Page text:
Learning to practice faith is an education in how to be alienated from ourselves and the rest of the natural world. This isn’t only unethical but harms our development as reasoning, feeling beings. Science, in contrast to a narcissistic and alienated faith, is an example of a loving and unalienated relationship with the world. By way of the scientific attitude and concrete relationships of understanding with other beings – regardless of whether these are part of institutional science or not – we relate ourselves lovingly and productively to the world.
It might be surprising how different this understanding of scientific practice is from the common view of science and scientists as cold, distant, and uncaring, as opposed to faith, seen as connected and loving. Fromm’s framework, if taken seriously, forces a reversal: science, ideally, is love.
Even superficially, the benefits to our well-being of animal consumption and of faith are certainly arguable. And even if this weren’t the case, they face strong ethical challenges. But even the ethical challenges don’t address the fact that what’s lost, in both cases, is our relationship to the world, our understanding, the fullness of our existence.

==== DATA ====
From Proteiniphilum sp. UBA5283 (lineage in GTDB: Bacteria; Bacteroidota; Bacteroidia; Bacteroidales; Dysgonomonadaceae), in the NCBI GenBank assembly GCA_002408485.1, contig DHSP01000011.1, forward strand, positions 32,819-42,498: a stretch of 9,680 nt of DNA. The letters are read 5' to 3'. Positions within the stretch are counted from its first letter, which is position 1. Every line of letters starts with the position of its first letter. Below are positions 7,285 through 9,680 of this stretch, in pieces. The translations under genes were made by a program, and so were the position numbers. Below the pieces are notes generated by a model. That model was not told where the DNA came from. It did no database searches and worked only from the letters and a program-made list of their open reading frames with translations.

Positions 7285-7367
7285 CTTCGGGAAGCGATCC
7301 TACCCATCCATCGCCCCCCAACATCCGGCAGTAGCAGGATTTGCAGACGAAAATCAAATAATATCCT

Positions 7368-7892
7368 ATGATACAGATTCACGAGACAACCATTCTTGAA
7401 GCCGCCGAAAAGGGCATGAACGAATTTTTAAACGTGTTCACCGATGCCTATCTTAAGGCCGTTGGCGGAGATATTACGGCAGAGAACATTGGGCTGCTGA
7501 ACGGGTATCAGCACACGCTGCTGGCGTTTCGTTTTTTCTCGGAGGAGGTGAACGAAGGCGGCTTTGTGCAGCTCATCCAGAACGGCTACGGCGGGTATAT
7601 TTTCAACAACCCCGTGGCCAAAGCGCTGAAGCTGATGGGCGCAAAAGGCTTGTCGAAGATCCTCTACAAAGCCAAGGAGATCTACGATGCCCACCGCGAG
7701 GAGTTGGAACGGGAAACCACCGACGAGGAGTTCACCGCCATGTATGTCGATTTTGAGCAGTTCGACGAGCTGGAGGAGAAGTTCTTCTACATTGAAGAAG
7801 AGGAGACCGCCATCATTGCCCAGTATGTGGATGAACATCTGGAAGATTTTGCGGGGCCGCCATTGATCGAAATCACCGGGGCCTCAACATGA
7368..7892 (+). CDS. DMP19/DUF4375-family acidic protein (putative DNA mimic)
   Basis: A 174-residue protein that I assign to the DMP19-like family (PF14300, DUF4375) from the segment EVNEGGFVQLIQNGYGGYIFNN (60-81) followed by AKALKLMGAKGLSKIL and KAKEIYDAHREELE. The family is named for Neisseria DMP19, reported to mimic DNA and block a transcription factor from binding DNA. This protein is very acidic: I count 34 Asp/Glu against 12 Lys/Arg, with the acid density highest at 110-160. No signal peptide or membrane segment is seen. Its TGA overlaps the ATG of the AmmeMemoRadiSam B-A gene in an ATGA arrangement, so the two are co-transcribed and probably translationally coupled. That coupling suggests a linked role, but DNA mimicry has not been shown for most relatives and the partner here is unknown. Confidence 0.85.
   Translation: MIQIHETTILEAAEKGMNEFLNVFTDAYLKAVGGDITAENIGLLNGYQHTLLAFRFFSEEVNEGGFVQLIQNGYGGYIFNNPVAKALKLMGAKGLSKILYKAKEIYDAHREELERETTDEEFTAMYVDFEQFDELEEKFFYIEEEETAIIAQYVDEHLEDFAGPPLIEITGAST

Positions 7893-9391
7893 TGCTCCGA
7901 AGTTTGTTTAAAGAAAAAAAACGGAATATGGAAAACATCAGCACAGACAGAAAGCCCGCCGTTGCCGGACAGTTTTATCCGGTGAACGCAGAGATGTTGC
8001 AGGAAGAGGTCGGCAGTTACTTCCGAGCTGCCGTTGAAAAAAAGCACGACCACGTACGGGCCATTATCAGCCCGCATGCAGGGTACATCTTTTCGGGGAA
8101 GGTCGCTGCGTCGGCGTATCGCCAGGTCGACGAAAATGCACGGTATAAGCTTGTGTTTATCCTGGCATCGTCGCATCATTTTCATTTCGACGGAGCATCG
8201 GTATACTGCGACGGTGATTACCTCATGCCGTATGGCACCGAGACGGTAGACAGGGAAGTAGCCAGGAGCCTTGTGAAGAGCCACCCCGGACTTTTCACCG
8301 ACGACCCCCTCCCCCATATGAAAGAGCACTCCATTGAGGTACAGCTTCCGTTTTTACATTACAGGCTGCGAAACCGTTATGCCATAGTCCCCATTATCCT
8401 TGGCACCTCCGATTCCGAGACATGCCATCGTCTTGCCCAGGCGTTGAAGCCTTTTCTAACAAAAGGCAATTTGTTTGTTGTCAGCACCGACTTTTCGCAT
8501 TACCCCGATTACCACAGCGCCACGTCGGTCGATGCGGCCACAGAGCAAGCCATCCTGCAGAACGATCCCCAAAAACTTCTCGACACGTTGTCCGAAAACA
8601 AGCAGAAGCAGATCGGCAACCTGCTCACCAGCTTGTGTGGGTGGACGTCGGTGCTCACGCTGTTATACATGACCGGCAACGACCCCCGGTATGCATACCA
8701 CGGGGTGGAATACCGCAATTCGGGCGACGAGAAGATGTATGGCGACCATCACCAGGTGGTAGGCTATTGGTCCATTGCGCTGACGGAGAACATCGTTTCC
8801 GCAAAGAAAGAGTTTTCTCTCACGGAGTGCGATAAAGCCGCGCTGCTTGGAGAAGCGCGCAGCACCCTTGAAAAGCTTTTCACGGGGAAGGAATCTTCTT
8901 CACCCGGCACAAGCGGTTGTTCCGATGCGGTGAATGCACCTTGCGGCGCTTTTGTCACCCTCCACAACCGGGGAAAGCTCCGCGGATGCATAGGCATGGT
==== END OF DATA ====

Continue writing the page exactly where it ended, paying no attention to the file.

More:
Alienation needs to be a central concept today, not just for ethical-political reasons, but for reasons of our own well-being. We need to think seriously in these terms about whether ours are healthy relationships for human beings, for human cultures, to have with the world.
The great part of all this, as Fromm recognized, is that we don’t have to believe what we’ve been told (often by corporations) about our needs and the bases for our well-being and development. We can end our alienated relationships and rebuild or develop new unalienated ones that will nourish not just our mental health but our development as human beings.